(Image credit: SLHA - Drawings from the guidebook for Joseph Bonomi's 1854 Crystal Palace Egyptian exhibition, showing the three different designs that should have adorned the six capitols at the front of the counting house and office building) 

(Image credit: SLHA - The two designs that were actually used on the six capitols, the design on the far left in the top image was not used)

Internally, the design was more typically mid-19th century, and hence will have been drawn up by James Combe. To the untrained eye however, it was easy to miss some subtle Egyptian styling in the decorative plasterwork on the ventilators, while the iron spindles on the grand entrance staircase features delicate Egyptian papyrus stems in bloom. Even architrave around otherwise typical period doors and windows have a curved external stone pediment shaped in an Egyptian style. So, whilst many observers dismissed the main body of the building behind the elaborate façade as a merely functional construction hidden behind a bold architectural statement, that’s not entirely true, and there is some intricate detail still visible that warrants closer attention.

The design of the counting house was a complicated process, with at least four people involved in a lengthy, feisty and convoluted series of written communications. These included Marshall enlisting Roberts to ask permission for James Combe to copy Bonomi’s existing designs. This is when Roberts simply put Marshall in contact with Bonomi, and Combe was subsequently removed from the process.

Bonomi had originally wanted to paint the external façade of the counting house with hieroglyphics translating the names ‘Marshall’ and ‘Victoria’ after the incumbent Queen. But Marshall politely declined this offer, perhaps believing this was one step too far, or that the industrial discharges of the area would very quickly impair the quality of this work.

(Image credit: SLHA - Bonomi's Egyptian Court at Crystal Palace in 1854, complete with hieroglyphics. This is what the front of the counting house would have looked like if James Marshall had agreed to Bonomi's plans)

Foundations were about to be laid for the building in August 1842, when designs were still being discussed between the group. Bonomi wrote to Robert Hay for some exact measurements of the Temple at Edfu, but Hay was at first reluctant to help. He believed there were already enough mills being built in the country and also carried a dim view of the factory movement and the dubious welfare operations of its mill owners. Hay’s moral stance led to him labelling flax mills “precious slavery prisons”, but in the end he relented. Albeit, as Bonomi hastily wrote his final letter on board the ship that was taking him to his latest Egyptian expedition, requesting Hay pass all the details on to Mr Alexander to finish the project, it was clear that the final design was rushed and missed key elements. It is not known whether Hay’s opposition had a part to play in this.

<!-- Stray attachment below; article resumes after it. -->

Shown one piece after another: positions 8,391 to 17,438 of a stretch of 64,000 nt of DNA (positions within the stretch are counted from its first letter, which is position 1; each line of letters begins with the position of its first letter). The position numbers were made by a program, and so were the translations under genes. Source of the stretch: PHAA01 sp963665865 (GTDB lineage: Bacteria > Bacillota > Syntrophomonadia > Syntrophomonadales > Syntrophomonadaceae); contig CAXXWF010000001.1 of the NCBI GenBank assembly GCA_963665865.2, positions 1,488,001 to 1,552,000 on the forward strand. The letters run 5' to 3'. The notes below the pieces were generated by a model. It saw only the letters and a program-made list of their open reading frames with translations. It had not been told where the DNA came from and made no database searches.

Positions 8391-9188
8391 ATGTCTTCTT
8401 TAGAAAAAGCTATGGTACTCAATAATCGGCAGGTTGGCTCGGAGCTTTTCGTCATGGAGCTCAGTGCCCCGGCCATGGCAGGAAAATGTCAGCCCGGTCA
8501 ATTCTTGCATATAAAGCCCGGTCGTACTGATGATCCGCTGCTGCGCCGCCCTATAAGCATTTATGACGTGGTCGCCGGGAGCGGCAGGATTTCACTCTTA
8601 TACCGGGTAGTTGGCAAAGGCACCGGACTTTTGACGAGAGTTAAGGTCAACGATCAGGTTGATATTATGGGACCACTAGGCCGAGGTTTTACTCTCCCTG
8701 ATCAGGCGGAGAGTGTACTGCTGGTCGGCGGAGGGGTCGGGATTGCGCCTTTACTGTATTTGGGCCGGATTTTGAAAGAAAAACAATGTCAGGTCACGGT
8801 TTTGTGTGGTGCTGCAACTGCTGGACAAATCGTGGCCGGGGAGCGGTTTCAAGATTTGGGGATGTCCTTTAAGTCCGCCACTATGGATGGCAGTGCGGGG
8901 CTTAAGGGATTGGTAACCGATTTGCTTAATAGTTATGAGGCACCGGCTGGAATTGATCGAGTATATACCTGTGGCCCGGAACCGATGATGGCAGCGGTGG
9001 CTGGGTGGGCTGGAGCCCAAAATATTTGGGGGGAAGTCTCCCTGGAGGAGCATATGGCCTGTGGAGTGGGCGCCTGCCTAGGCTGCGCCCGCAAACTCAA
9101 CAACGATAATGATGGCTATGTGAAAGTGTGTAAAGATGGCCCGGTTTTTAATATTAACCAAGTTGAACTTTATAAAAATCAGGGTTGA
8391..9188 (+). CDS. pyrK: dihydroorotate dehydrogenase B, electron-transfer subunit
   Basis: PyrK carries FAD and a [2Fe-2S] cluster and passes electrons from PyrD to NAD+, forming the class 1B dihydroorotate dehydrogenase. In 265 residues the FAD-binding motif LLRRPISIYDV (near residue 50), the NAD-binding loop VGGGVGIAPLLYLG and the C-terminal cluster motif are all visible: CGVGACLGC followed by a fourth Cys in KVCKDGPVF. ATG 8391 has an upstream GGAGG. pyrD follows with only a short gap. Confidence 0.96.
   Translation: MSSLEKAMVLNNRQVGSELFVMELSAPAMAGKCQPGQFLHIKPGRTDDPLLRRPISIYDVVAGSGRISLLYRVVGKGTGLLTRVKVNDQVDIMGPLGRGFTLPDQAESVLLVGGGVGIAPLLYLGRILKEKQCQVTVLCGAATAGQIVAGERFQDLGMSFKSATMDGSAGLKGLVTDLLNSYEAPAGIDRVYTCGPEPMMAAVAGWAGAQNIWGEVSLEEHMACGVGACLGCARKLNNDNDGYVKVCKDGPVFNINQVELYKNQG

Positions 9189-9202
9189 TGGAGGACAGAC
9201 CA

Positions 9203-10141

An oft-quoted line from Bonomi to Robert Hay whilst attempting to talk him round during the design stage, that “I think we will show you, in a short time, the most respectable piece of Egyptian architecture that can be seen on this side of the Mediterranean”, showed an enthusiasm that didn’t last long. It seems Bonomi’s interest waned, as his Egyptian trip took precedence and he appeared to ignore several increasingly desperate letters from Marshall. In the end, a plainer version of Bonomi’s original plans were completed, missing some of his ornamental touches, inscriptions and cartouches and Bonomi’s eventual indifference is perhaps best evidenced in a letter to Hay in which he describes the function of the six capitols as “to decorate, to disguise what is behind it”. With this, he is perhaps finally dismissing his responsibility for anything other than the iconic frontage, which in fairness, is the everlasting feature that still resonates most with people today.   

It is that enduring and distinguished façade that might still disguise the vast, unpartioned two acres’ expanse of space that is behind it, but also still stands out as a distinctive visual feast compared to the paralysing mundanity of its surroundings. In the 19th century it was the muck and brass of industry and in the 21st century the area busies itself with a much more disparate but similarly innovative commercial landscape.

And what is not recognised by the casual passer by, is the ground-breaking structural engineering and design that led to the ability to create a single room of two acres, lit by natural light, and it is this that also is celebrated in Historic England’s list of reasons for classifying this building as Grade I.

The challenge now is to retain and restore the majesty and significance of the Temple Works building whilst so much change goes on around it. And whilst the plan will be to ensure the surrounding elements of the developing Temple district complement and support the magnificence of Temple Works and perhaps allow different views of it, it would be the first time this kind of consideration has occurred in the 180 years of its existence, because the buildings that have abutted it for seventy years or much more also need to adapt and be replaced. Not fitting in is perhaps its raison d’etre, its singular purpose, and it has done it so well for so long, but as an Egyptian Palace in Holbeck, there will never be another, and it will always, in its own way, stand on its own. Because that was the plan all along, and as a construction of unique vision, skill and fearlessness, who on earth would attempt something like this again?               

Special thanks to Stephen Levrant Heritage Architecture for extensive research via their Heritage Appraisal and for help with the images in this article.